Dev opsThe DevOps lifecycle is usually illustrated using a diagram in the shape of a loop, where the process iterates indefinitely. DataOps shares this iteration in its process but instead of a loop, the process consists of two intersecting pipelines, the data factory and the data update. 

The data factory or Value Pipeline involves taking raw data from disparate sources and producing analytic insights creating value for the organization. A DataOps model automates orchestration, monitoring the quality of the data. Intersecting that is the Innovation Pipeline involves introducing new ideas into the Value Pipeline. 

A good implementation of the DataOps model should integrate DevSecOps practices, as the goal is not only to speed the delivery of data, but to protect it along the pipeline. Therefore, implementing DevOps security controls is imperative to deliver secure data. 

5 Reasons To Implement DataOps

The key benefits you can leverage when adopting a DataOps solution can be resumed in the following:

  • Enhances data analytics—DataOps combines multiple analytic methods helping data scientist to gather, process, analyze and deliver data to the final destination. This allows to keep an eye on the data across the process, improving the analysis.
  • Facilitates the application of data to solve problems—due to the rapid growing rate of the data, sometimes data scientists lack the time to catch up and apply the data effectively. A more agile process, aided by the automating of several tasks, allows for an easier application of the data insights. 
  • Improves the reaction to market changes—since DataOps changes the whole workflow process in the company, the synergy of all departments improves the response rate, resulting in better adapting to sudden changes in the market.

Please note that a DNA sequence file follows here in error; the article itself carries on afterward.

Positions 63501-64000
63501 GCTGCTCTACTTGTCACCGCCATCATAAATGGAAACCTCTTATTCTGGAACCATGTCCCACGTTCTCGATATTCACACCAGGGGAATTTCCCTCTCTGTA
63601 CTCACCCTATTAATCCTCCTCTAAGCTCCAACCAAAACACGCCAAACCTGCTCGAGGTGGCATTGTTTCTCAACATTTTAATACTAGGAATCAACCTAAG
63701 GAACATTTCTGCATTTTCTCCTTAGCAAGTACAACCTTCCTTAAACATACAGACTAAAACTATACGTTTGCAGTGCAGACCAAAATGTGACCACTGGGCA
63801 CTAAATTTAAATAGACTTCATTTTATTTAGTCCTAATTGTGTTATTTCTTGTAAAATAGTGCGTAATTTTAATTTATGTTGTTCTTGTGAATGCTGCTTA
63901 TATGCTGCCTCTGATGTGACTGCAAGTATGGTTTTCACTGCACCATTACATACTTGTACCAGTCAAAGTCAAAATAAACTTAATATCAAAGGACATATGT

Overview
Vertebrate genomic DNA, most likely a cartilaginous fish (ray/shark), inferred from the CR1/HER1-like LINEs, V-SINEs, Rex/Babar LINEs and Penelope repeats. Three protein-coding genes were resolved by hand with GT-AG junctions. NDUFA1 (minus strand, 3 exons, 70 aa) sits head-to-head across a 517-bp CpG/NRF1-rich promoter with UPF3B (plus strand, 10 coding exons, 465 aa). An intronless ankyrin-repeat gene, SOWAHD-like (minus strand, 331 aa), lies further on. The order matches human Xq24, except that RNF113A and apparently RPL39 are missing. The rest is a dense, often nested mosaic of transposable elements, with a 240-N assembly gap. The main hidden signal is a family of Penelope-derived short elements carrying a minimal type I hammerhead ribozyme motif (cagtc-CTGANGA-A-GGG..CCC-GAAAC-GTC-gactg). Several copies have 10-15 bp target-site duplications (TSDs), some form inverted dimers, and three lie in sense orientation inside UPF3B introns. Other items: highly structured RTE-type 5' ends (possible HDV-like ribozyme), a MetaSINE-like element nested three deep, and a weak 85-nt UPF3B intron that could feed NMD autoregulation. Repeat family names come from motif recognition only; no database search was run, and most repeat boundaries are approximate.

• Enables to handle big data—this makes it easier to adopt Artificial Intelligence and Machine Learning solutions, which enhances data orchestration. Implementing a DataOps strategy enables the company to handle big data efficiently, extracting valuable information and eventually gaining a competitive advantage. 
  • Enables continuous strategic data management practices—implementing a DataOps solution involves automating all possible processes, improving data integrity and preventing human errors. This in turn, increases the security of the data going through the pipelines. 

Conclusion

Incorporating a DataOps model to your organization increases the operability by integrating the data into the Agile methodology of DevOps and DevSecOps. That results into a seamless model going across your organization departments, including the management of the data, the production and the security. 

DataOps allows users to have full interoperability with data sources, streamlining effectively the data management and analytics. At the end of the day, DataOps helps you improve your product delivery and deployment with secure and up-to-date data value.